'Nuke the Gooks' has long been the racist cry of the American right
eyeing North Korea. Now president Bill Clinton has threatened to destroy
that state for allegedly developing its own Bomb.
Since the middle of 1993, the possibility of North Korea having a nuclear
bomb has been presented as something which, in Newsweek's words,
'may well be the greatest threat to world peace' (29 November 1993). Speaking
to American troops at the Demilitarised Zone between North and South Korea
last July, US president Bill Clinton cited the North Korean threat as the
reason why US troop numbers could not be cut in South Korea and Japan. Don't
even think about using a nuclear device, he warned the North Koreans, or
America will 'annihilate' you.
But is Kim Il-Sung really holding the world to ransom? Or is the USA using
the non-proliferation row as an excuse to hold a gun to the third world's
head? John Gibson investigates
The issue of nuclear proliferation in the third world has risen high up
the list of Western concerns in recent years. In January 1992, the first-ever
summit of the United Nations Security Council was convened to discuss this
issue. First, the possibility of Iraq getting the Bomb dominated the news.
Then attention shifted to North Korea. The imagery was the same: the world
was being held to ransom by an unstable dictator with his hands on the Bomb.
It was common to link the two countries. 'The UN Security Council cannot
avoid thinking about North Korea in terms of the Iraqi experience', argued
Ronald F Lehman, former US Assistant Secretary of Defence (Washington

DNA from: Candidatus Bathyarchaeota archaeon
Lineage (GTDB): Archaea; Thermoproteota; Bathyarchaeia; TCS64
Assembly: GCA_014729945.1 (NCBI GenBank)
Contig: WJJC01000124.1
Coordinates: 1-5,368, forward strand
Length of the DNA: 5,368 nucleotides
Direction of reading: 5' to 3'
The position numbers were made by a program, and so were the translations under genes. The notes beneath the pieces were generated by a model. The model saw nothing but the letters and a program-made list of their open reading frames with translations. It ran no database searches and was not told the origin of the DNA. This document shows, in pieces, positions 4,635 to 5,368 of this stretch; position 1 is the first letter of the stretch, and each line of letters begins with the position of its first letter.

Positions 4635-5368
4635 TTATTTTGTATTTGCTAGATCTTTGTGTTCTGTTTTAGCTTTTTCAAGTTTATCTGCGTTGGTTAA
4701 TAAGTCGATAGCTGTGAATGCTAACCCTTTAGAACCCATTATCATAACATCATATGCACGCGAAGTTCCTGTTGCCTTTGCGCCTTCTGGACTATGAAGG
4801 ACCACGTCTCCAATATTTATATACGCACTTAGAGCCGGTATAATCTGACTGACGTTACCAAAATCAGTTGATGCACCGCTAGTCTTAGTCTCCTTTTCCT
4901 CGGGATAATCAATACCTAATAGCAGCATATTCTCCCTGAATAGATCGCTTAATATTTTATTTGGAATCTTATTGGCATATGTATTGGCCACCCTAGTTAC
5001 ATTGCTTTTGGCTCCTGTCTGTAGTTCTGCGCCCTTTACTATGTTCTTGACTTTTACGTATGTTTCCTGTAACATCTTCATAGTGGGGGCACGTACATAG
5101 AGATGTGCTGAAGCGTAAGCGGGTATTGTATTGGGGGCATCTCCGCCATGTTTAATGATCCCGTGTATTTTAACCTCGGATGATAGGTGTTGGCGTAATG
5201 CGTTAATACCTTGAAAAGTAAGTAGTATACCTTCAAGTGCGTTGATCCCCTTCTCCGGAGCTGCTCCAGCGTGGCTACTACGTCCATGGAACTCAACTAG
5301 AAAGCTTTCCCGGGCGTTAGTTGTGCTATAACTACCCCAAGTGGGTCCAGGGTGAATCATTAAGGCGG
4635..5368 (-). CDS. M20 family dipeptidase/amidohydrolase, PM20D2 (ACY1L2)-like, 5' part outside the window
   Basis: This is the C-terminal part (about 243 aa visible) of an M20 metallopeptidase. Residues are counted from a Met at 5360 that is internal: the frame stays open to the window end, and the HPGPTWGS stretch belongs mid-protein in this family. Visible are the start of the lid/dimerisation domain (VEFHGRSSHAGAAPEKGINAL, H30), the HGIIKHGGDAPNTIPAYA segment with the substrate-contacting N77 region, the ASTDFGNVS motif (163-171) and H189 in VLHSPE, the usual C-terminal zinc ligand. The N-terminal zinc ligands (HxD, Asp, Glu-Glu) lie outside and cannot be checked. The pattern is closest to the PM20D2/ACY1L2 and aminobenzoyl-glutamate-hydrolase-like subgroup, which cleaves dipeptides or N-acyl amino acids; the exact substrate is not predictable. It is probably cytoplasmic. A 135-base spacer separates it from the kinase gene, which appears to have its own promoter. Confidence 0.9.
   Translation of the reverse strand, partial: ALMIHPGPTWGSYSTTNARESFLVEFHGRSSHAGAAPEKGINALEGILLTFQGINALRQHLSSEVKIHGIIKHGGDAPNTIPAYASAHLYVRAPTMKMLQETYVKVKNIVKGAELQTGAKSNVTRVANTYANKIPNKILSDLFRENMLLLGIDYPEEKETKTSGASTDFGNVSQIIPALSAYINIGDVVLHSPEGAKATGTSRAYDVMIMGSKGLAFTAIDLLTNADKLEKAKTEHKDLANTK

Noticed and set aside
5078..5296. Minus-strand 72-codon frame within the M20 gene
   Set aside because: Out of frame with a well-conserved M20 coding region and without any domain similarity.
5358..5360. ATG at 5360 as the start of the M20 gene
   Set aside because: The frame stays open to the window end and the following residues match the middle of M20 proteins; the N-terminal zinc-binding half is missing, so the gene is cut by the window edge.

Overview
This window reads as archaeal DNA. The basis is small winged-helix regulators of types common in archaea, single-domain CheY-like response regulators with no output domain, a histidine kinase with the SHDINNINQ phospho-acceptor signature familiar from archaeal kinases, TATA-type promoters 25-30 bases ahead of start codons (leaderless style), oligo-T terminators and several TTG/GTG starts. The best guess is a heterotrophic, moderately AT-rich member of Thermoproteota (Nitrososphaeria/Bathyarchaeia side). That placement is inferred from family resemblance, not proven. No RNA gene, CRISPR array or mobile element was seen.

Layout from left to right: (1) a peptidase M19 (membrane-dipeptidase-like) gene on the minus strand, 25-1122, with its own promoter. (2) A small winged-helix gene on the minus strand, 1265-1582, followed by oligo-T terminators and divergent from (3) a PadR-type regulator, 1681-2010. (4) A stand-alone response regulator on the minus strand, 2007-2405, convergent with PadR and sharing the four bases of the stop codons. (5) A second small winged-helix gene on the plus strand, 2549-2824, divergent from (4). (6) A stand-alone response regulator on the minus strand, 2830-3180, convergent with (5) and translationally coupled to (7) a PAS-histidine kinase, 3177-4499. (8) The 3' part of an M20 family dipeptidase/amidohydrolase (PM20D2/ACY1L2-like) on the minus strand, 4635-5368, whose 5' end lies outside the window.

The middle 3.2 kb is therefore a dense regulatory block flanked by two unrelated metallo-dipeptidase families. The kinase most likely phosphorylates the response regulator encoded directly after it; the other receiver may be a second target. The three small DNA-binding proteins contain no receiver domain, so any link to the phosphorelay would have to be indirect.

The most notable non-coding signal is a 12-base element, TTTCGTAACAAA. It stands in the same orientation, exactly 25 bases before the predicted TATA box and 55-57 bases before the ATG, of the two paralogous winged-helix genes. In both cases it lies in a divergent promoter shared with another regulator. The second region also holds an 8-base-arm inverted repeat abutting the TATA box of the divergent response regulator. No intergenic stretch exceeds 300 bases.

Quarterly, Summer 1993). 'History may not repeat itself, but watch the
Korean peninsular for a disturbing sequel', warned the Economist in
an article entitled 'Apocalypse Asia' (26 March 1993).
There is indeed a link between Iraq and North Korea: they are both impoverished
third world nations that have been set up by America, under cover of concern
over nuclear proliferation.
Inspectors from the International Atomic Energy Agency (IAEA) spent a good
part of 1992 crawling all over Iraq without finding much. And yet Iraq continued
to be demonised and occasionally bombed by the USA, as a potential nuclear
threat. In 1993, again without any hard evidence of a Bomb, North Korea
became the new demon. The reality is not that Kim Il-Sung is holding the
world to ransom, but that America is threatening to destroy North Korea
in the same way as it has Iraq.
What evidence is there of a North Korean nuclear threat? The American argument
goes as follows. North Korea has had civilian nuclear power for years, a
by-product of which is plutonium, the basic ingredient of an atomic bomb.
Knowing how long the plants have been operating, it is possible to calculate
how much plutonium would have accumulated. If it isn't at the plants, it
must be somewhere else. Hence the IAEA wants access to check. North Korea
refuses to let IAEA inspectors into its nuclear plants.
The CIA insists that satellite photographs of Yongbyon have shown that there
is /was a reprocessing plant designed to separate out plutonium from the
fuel rods used in civilian nuclear reactors, and possibly a separate reactor
to produce plutonium. It claims that the plant may have been moved, they